Getting stuck in mile-long ATM queues is one of the more frustrating moments in a Singaporean’s life—especially when just one metre away, there’s a rival bank’s ATM machine that’s so deserted it seems haunted.
But avoiding ATM machine queues isn’t the only reason you should open more than one bank account. Here are three types of bank accounts you may find relevant to your needs.
High interest savings account for long-term savings
There’s a very good reason you should choose to keep your long-term savings separate from the account you withdraw cash from on a daily basis.
If you’ve got a lump sum of cash you hardly touch (such as long-term cash savings or an emergency fund you don’t access unless absolutely necessary), you can enjoy more attractive interest rates by depositing them in a high interest savings account. Such accounts often reward you with higher interest when you deposit certain amounts of cash and/or when you don’t make withdrawals for a certain amount of time.
Here are a couple to consider:
– CIMB FastSaver Account gives you straight-up 1% interest on any cash in your account up to $50,000 when you’ve got at least $1,000.
– On top of the base 0.05% balance, the OCBC 360 Deposit Account gives you an extra 1% when you credit your salary (minimum $2,000) at the end of each month to the account, an extra 0.5% when you pay three bills using OCBC Online Banking or GIRO, and an extra 0.5% when you spend at least $500 on OCBC credit cards in a month.
Compare and apply for savings accounts right here on MoneySmart—it’s free!
Bank account for personal spending
It’s often a good idea to keep the account you make regular withdrawals from separate from the account you stash your long-term savings in.
Some of the better high interest accounts don’t make withdrawals easy—the banks may not have many ATM facilities, or the account itself may reward you for not making withdrawals (as is the case with the OCBC Bonus+ Account, for example).
Your priority when it comes to the account you use for your personal spending should be ease of cash withdrawal and payments. When it comes to availability of ATMs, the clear winners are POSB/DBS, UOB and OCBC.
You also want to check that the account offers internet banking (so you can easily transfer funds to others) and telephone banking if that’s something you need. For Singaporeans who might need to transfer funds to local bank accounts, it makes sense to pick an account from one of the local banks.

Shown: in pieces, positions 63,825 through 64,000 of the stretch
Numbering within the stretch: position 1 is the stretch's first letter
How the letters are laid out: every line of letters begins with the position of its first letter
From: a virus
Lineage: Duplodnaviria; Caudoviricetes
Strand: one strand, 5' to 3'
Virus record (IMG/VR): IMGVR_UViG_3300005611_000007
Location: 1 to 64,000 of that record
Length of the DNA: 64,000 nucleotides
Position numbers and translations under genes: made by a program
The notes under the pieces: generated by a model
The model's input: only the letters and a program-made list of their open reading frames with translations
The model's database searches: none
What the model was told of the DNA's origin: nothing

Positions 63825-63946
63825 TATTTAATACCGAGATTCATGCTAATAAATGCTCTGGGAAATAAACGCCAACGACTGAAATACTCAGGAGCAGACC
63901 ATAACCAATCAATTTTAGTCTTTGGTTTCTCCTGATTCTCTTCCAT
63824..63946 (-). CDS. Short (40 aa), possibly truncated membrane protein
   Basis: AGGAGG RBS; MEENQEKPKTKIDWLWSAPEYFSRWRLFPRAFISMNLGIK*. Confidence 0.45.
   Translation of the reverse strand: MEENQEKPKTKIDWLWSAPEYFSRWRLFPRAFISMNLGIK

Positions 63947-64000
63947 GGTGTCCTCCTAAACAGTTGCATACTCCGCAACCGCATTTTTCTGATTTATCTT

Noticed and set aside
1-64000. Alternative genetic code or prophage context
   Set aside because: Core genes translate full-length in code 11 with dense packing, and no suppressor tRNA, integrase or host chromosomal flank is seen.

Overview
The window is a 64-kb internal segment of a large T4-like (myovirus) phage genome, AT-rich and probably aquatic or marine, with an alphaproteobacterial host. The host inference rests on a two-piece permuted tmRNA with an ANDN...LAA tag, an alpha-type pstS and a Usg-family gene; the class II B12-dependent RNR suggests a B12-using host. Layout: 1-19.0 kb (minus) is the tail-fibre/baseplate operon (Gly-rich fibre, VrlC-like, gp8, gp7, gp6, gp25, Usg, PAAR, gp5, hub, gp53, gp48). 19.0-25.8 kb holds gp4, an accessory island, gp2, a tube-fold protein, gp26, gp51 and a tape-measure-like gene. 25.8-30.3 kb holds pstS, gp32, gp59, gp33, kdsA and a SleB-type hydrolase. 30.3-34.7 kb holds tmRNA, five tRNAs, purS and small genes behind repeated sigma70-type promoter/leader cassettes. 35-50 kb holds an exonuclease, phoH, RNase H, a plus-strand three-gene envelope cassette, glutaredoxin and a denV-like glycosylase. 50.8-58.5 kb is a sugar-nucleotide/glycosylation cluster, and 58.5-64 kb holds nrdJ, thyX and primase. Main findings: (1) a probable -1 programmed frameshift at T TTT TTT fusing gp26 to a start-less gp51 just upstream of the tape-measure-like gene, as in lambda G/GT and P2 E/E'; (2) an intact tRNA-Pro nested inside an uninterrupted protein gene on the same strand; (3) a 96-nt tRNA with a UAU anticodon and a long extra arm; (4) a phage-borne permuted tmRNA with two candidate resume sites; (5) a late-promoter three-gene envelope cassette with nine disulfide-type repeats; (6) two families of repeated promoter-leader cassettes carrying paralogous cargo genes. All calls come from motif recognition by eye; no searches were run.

Finally, even if you usually pay by credit card, it helps if you can also deduct funds directly from your account using NETS at the check-out counter, for those merchants that don’t accept payment by credit card.
Note that there’s a high chance this account is going to give you a pathetic interest rate. Hence, you should keep just what you need to spend on a monthly basis in there, and then channel the rest of your cash into your long-term savings account. For this reason, pick an account with no or a low minimum balance.
An account for other goals
Saving up for something big? It might make sense to open a separate account just for that purpose.
Other than the benefit of keeping the cash separate from your other funds for the avoidance of confusion or making it easier for both you and your partner (if any) to monitor and contribute, you can sometimes also receive perks for stashing your cash in particular accounts.
For starters, all Singaporean parent should have opened a Child Development Account in which their Baby Bonus is deposited in the form of a cash gift and dollar-for-dollar matching of the money they’ve saved for their child’s educational and healthcare expenses.
A note on opening multiple accounts to maximise insurance
Under the Singapore Deposit Insurance Scheme, you receive insurance on your deposits up to $50,000 per bank. That means that if the bank folds and all your money disappears, you’re protected at least for the first $50,000.
If you have $200,000 in savings, it thus makes sense to spread it out over four different banks (note that you will need to keep the cash in different banks, not just different accounts) so you’ll know that every cent’s insured.
How many bank accounts do you have and what do you use them for? Tell us in the comments!
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